because that better equips you as a teacher to be able to provide students
with the actual language that they need in order to perform these kind of
communicative tasks more competently. Where Communicative Language Teaching
also is interesting. I think. is that it helped to introduce areas into language
teaching such as notions and functions and a range of different kinds of
competencies that we now maybe take for granted, but which at the time were quite
revolutionary. Over recent years, you’ve seen things
like Task-Based Learning and Dogme claim to be the kind of true keepers of
the Communicative Language Teaching flame and both Andrew and I have a lot
of time for those approaches and a lot of sympathy with those approaches. I
guess where we differ is that we believe that the language that students might
need in order to get better at performing a particular task . . .
whether that’s a task that you introduce through a kind of Task-Based Learning
approach or whether that’s a conversation that you want to try and
have in a more Dogme materials-free kind of class, it’s still possible to
predict a lot of the language that students might need and if you do
predict it, you can write material that can bring some of that language to the
students, which is, in essence, a lot of what we’ve tried to do with things like
the OUTCOMES series, so just to kind of wrap up, I think I would say that the
lexical approach is … is much more a way of approaching language and it’s not at
all dissimilar to … or … it doesn’t mean that it can’t also dovetail with and interact
with a communicative way of thinking about what we should be doing in the
language classroom. I guess if any conclusion is … is here to
be made, it would be that really if you want to truly help your students
communicate better, it’s better if you have a lexical understanding of the
nature of how language actually works. If you have any further questions or
comments, please do add them in the box below. Thank you.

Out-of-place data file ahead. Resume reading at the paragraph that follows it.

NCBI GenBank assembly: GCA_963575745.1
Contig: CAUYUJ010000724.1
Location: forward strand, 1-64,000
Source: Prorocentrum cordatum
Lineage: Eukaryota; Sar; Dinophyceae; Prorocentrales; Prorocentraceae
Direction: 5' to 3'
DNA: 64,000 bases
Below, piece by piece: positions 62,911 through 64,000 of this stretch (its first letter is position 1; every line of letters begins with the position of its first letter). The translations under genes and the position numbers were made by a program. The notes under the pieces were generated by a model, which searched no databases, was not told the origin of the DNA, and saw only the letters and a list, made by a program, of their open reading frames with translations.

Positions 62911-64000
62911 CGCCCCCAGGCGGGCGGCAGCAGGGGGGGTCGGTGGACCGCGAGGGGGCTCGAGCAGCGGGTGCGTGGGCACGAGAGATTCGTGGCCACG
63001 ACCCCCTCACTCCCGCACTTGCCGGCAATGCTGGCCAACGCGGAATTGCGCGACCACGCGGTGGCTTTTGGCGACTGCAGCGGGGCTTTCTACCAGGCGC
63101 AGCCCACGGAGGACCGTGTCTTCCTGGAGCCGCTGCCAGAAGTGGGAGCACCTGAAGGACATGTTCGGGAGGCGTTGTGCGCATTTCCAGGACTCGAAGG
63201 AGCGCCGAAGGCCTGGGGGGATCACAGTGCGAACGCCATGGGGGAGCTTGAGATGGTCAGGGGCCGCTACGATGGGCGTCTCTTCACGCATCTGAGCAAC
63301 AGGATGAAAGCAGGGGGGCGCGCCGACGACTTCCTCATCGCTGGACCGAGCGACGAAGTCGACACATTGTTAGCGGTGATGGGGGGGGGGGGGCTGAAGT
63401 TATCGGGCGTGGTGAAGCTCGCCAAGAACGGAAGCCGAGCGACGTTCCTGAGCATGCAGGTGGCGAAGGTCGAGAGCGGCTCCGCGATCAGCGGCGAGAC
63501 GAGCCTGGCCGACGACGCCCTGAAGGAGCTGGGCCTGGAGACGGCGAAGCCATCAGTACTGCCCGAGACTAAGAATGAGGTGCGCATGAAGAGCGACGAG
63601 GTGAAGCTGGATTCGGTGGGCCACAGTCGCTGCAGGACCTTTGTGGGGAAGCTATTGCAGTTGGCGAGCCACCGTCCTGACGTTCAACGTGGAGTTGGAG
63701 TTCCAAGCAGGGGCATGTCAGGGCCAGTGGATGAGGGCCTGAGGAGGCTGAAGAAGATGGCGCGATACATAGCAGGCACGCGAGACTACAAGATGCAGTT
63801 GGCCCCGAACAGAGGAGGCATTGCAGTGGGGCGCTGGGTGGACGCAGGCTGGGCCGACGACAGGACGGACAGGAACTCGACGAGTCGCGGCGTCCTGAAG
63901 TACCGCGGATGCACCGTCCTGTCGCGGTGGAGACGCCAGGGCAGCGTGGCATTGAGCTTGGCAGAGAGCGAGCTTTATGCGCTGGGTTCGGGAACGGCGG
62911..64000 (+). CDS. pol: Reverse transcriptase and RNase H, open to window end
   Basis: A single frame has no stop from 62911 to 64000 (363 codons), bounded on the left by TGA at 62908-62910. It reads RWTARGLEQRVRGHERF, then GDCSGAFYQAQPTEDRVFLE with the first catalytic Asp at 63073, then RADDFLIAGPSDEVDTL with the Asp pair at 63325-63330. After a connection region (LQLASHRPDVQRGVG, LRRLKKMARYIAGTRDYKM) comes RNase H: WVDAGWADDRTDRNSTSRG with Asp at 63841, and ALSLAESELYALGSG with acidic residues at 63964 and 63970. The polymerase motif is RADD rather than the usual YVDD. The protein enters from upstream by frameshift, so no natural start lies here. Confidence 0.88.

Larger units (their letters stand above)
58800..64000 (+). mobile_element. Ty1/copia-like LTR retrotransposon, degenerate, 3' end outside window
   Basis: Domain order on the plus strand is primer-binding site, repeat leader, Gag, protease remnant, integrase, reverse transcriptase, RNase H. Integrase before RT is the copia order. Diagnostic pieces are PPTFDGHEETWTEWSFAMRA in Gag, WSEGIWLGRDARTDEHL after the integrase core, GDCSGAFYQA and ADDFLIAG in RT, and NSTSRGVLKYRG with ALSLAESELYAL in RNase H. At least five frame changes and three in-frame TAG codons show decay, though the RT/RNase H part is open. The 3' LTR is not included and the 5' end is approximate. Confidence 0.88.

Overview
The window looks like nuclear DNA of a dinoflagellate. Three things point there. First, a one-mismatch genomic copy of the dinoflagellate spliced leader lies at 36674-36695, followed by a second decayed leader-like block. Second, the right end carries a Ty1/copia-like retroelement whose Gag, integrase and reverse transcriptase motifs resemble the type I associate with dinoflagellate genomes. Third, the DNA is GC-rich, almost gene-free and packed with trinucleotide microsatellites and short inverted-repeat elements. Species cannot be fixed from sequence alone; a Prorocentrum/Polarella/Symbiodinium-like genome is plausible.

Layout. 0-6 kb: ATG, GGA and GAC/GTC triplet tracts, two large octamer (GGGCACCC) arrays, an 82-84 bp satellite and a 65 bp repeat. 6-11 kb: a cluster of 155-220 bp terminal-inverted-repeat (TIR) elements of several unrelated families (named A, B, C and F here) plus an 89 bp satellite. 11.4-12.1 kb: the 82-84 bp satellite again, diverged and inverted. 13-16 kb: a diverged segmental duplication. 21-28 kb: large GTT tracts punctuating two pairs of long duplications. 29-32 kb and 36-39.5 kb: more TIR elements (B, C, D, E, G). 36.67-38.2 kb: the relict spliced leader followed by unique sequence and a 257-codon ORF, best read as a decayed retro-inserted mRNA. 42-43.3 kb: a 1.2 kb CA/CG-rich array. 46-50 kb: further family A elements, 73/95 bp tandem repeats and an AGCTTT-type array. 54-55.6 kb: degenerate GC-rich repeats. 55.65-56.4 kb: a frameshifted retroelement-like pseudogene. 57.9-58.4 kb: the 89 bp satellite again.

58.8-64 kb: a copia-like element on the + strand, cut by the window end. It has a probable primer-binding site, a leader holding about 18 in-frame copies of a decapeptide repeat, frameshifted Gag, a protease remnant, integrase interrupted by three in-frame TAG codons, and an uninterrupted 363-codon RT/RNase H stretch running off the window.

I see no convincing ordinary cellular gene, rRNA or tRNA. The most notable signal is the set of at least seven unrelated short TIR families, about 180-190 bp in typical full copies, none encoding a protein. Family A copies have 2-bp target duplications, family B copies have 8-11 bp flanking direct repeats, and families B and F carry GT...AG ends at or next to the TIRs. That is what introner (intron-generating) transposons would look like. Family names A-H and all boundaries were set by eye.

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  1. Many thanks for such a pellucid explanation. You ve mention the word ," dovetail" . Could you make s one minute video about this word

  2. I must admit hearing someone mention Lakoff in the context of language teaching is such a bliss. Thanks, Hugh.

  3. Hello again Hugh! I was thinking of emailing you, but I can do it here. I've been searching Michael Lewis's recordings, talks, conferences online, however, I've been unsucessful. Don't you have any videos of Michael? I strongly believe that it would be of great benefit.
    Greetings from mexico.

  4. I reallly appreciate this explanation. My understanding is that the lexical appoach supports and boosts the communicative methodology.

  5. As shown in one of the other comments, the blight of so-called SAT words or GRE words continues to waste the time and energy of serious, committed, hardworking language learners by making them learn words that are virtually never used. And when they ARE used by language learners, they only interrupt communication by requiring repetition, explanation and then the suggestions and explanations of more frequent synonyms… Where were we again? Pellucid has one meaning and very few collocations. On the other hand, "clear" is one of the most frequent 1000 words and has tons of meanings, uses and collocations with further meanings and uses. Pretty clear which is more useful to learn.